5. In exercising that discretion, fairness to the defence is of prime importance but fairness to the prosecution must also be taken into account. The judge must have regard to all the circumstances of the case including, in particular:

(i) the nature and circumstances of the defendant's behaviour in absenting himself from the trial or disrupting it, as the case may be and, in particular, whether his behaviour was deliberate, voluntary and such as plainly waived his right to appear; (ii) whether an adjournment might result in the defendant being caught or attending voluntarily and/or not disrupting the proceedings; (iii) the likely length of such an adjournment; (iv) whether the defendant, though absent, is, or wishes to be, legally represented at the trial or has, by his conduct, waived his right to representation; (v) whether an absent defendant's legal representatives are able to receive instructions from him during the trial and the extent to which they are able to present his defence; (vi) the extent of the disadvantage to the defendant in not being able to give his account of events, having regard to the nature of the evidence against him; (vii)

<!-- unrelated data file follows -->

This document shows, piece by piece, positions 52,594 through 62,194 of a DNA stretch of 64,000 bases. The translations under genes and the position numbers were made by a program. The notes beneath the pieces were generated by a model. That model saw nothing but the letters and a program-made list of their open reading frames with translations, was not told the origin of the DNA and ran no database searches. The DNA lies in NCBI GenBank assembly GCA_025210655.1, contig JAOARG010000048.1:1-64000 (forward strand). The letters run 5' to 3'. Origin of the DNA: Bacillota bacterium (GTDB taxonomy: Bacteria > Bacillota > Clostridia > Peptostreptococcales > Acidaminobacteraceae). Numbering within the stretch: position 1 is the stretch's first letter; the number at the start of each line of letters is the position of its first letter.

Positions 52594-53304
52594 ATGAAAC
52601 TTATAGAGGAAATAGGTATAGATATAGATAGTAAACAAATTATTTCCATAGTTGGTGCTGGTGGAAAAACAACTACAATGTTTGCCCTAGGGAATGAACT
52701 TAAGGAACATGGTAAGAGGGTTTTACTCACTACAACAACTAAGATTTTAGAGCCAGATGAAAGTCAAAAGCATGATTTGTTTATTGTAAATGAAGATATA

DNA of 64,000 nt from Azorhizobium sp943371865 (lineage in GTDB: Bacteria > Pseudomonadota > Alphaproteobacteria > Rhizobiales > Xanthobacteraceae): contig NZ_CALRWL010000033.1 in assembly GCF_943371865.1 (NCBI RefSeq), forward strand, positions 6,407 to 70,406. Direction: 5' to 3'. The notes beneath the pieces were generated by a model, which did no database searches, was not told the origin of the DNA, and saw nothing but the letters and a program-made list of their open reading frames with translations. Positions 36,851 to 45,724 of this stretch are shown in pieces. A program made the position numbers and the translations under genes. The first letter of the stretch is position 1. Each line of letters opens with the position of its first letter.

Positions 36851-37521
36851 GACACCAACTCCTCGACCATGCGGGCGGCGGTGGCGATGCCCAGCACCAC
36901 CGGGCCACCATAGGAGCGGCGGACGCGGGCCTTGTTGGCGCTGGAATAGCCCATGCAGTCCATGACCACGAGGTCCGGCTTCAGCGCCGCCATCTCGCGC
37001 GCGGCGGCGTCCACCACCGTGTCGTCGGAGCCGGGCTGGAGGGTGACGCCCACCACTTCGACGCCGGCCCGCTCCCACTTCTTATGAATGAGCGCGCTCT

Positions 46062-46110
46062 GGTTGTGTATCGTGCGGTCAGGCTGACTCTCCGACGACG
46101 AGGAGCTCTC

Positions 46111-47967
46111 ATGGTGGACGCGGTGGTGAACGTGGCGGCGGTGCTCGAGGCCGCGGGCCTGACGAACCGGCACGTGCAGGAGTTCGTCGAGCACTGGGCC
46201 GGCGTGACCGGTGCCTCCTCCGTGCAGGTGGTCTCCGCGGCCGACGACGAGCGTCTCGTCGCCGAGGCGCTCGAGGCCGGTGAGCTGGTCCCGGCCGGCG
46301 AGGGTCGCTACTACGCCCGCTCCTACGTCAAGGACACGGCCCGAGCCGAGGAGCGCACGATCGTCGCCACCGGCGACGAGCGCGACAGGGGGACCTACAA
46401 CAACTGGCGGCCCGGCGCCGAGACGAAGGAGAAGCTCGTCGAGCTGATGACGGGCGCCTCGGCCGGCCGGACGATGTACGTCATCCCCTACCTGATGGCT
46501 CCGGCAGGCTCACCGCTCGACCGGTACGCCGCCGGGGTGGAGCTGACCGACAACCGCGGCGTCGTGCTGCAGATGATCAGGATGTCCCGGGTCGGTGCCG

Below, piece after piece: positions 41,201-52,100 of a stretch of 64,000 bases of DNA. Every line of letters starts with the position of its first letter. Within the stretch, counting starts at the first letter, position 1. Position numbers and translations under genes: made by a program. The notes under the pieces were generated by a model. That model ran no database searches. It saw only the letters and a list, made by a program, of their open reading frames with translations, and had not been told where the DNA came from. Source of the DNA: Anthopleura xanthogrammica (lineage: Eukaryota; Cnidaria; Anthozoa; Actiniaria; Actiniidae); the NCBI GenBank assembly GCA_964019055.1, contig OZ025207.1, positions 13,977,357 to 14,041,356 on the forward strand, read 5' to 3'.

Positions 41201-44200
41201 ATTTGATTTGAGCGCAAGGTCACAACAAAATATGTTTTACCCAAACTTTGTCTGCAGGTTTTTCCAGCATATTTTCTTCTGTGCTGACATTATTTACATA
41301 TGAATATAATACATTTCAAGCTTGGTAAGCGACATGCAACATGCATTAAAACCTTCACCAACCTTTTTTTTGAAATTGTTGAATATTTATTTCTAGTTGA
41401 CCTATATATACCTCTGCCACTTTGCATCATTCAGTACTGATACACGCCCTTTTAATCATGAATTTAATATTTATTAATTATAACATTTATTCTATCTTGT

the risk of the jury reaching an improper conclusion

about the absence of the defendant; (viii)

the seriousness of the offence, which affects defendant,

victim and public; (ix) the general public interest and the particular interest of victims and witnesses that a trial should take place within a reasonable time of the events to which it relates; (x) the effect of delay on the memories of witnesses;